LJUBLJANA, Slovenia — Slovenians are casting ballots Sunday in a parliamentary election that is expected to be a tight race between the ruling right-wing populist party of Prime Minister Janez Jansa and opposition green-liberals in the politically divided European Union nation.
About 1.7 million voters will choose from an array of parties running for seats in the 90-member legislature. The ruling conservative Slovenian Democratic Party and newly formed Freedom Movement have led polls ahead of the vote.
Surveys, however, have suggested that there will be no clear winner in the election and that a coalition government will have to be formed after the vote, made up of at least three or four parties.
“Today is an important day as these elections decide how Slovenia will develop not only in the next four years, but in the next decade,” Jansa said upon voting on Sunday. “Expectations are good.”
Jansa became prime minister a little over two years ago after the previous liberal premier resigned. An admirer of former U.S. President Donald Trump, Jansa has pushed the country to the right since taking over at the start of the COVID-19 pandemic.
The main challenger Sunday is U.S.-educated former business executive Robert Golob and his Freedom Movement party. The party has advocated green energy transition and sustainable development over Jansa’s nation-centered narrative.
The two blocs are projected to win an almost equal number of votes — around 20-25% — which would mean the composition and course of the future government could depend on which smaller groups pass the 4% election threshold. Observers have given Golob better chance than Jansa of gathering a post-election alliance.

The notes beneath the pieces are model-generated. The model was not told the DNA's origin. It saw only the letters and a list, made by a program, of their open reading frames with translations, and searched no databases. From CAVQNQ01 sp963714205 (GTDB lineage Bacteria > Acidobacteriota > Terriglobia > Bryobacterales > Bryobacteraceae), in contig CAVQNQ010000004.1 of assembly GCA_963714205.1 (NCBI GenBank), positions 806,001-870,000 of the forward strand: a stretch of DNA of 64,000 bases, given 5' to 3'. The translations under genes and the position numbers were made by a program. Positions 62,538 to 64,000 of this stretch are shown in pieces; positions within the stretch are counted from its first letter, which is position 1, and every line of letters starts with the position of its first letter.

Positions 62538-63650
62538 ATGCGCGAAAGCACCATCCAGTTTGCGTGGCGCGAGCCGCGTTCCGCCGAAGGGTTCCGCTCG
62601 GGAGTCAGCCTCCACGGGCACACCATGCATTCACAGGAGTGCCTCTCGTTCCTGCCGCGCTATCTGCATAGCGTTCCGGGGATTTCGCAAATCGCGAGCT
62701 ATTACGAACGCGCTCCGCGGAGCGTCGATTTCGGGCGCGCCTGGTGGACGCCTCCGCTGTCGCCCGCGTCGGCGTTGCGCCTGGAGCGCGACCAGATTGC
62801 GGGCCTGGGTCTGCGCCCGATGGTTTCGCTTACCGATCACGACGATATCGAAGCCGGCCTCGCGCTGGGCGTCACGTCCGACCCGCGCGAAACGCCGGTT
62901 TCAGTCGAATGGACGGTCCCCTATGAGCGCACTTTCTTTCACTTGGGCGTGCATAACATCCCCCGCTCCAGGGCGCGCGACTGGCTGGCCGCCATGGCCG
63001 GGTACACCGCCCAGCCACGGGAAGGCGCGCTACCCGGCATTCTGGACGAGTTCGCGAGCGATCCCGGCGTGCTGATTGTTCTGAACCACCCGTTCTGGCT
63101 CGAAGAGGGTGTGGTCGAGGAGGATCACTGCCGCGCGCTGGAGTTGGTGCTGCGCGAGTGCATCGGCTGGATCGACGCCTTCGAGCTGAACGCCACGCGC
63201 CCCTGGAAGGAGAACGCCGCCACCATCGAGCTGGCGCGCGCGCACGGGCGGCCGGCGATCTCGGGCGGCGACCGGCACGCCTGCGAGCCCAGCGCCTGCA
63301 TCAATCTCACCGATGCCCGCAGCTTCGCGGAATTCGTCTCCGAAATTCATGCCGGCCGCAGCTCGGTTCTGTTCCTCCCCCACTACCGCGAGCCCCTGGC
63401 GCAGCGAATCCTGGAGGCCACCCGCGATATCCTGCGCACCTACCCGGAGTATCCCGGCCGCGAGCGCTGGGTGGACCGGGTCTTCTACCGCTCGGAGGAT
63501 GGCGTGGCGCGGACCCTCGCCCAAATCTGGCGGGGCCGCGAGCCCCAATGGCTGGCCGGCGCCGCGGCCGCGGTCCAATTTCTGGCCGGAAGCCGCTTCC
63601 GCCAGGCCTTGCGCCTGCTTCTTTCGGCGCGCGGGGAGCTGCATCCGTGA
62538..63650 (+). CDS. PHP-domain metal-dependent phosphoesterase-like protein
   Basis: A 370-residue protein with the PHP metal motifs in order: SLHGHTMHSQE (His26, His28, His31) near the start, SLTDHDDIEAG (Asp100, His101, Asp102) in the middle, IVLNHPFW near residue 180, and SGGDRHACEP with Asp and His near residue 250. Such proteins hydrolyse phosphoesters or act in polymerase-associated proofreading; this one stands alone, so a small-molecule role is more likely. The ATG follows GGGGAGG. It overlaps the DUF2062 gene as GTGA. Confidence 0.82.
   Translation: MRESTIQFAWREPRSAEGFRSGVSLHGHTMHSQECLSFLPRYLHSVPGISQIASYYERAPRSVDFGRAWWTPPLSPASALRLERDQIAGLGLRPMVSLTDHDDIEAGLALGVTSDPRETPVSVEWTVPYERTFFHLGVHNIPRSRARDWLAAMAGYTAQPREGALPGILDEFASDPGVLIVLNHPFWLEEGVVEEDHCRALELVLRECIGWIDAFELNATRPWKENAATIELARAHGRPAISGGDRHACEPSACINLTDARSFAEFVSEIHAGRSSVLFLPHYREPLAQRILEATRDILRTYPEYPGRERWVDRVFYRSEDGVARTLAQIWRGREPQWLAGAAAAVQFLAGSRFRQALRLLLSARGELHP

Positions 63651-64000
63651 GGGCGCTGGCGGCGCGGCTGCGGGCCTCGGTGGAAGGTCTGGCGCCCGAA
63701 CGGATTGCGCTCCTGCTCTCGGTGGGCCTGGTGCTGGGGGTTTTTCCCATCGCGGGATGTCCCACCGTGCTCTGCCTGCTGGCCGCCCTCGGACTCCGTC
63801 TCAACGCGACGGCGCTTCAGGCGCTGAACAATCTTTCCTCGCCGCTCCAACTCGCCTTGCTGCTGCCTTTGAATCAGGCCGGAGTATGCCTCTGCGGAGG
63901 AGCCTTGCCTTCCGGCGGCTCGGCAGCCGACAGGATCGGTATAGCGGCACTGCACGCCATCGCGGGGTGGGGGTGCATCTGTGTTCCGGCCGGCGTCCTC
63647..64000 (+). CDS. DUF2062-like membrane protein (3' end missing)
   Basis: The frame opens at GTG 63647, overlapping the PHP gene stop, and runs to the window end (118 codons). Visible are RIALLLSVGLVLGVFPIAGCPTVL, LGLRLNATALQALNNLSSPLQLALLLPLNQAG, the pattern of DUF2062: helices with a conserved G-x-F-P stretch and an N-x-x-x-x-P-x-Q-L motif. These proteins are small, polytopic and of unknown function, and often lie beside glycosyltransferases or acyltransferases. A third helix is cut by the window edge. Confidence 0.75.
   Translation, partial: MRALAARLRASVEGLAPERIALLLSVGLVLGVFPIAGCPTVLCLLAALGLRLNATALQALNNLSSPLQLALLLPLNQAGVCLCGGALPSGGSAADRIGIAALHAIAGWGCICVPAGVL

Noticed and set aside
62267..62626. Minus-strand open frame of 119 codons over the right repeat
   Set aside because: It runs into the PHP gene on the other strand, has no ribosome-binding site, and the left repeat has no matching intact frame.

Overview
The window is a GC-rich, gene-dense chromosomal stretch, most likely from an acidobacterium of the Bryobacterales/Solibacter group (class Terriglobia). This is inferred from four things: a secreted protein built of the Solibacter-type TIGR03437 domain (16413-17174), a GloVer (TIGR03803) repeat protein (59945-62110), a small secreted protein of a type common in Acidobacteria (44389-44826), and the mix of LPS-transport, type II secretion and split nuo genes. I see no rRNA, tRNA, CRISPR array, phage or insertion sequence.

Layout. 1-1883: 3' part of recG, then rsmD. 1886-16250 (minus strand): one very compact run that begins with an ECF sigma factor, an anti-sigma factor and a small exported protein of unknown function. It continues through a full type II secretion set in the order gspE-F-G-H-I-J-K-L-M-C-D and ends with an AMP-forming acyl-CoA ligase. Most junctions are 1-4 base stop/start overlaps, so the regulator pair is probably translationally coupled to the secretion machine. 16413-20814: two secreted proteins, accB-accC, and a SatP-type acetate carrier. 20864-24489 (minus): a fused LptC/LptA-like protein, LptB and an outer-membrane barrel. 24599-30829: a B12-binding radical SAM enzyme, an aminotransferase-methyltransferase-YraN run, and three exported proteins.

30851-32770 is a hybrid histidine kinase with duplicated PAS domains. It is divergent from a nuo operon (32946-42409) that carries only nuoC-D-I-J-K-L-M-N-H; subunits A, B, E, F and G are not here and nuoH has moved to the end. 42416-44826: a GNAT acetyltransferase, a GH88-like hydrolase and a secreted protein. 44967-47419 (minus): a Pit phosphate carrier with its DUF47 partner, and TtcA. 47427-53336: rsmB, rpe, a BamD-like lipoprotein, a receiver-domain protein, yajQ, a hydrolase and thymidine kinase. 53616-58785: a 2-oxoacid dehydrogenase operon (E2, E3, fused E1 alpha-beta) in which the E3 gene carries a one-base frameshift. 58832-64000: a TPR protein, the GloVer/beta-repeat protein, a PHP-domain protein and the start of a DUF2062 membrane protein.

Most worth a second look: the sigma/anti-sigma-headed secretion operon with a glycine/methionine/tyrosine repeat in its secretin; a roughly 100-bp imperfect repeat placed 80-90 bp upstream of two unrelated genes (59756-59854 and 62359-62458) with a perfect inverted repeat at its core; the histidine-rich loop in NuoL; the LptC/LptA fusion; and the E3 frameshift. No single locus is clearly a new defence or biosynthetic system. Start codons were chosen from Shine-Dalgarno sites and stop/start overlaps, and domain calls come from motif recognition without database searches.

Jansa’s SDS won the most votes in an election four years ago, but couldn’t initially find partners for a coalition government. He took over after lawmakers from centrist and left-leaning groups switched sides following the resignation in 2020 of liberal Prime Minister Marjan Sarec.
Jansa has since faced accusations of sliding toward authoritarian rule in the style of his ally, Hungarian Prime Minister Viktor Orban. Jansa came under EU scrutiny amid reports that he pressured opponents and public media, and installed loyalists in key positions for control over state institutions.
Liberals have described Sunday’s election as a referendum on Slovenia’s future. They argue that Jansa, if reelected, would push the traditionally moderate nation further away from “core” EU democratic values and toward other populist regimes.
The Freedom House democracy watchdog recently said that “while political rights and civil liberties are generally respected (in Slovenia), the current right-wing government has continued attempts to undermine the rule of law and democratic institutions, including the media and judiciary.”
The 63-year-old political veteran Jansa has denied this, portraying himself as a victim of an elaborate leftist smear plot. In order to polish his image before the election, Jansa has distanced himself from Orban and adopted a tough stance toward Russia over the invasion of Ukraine.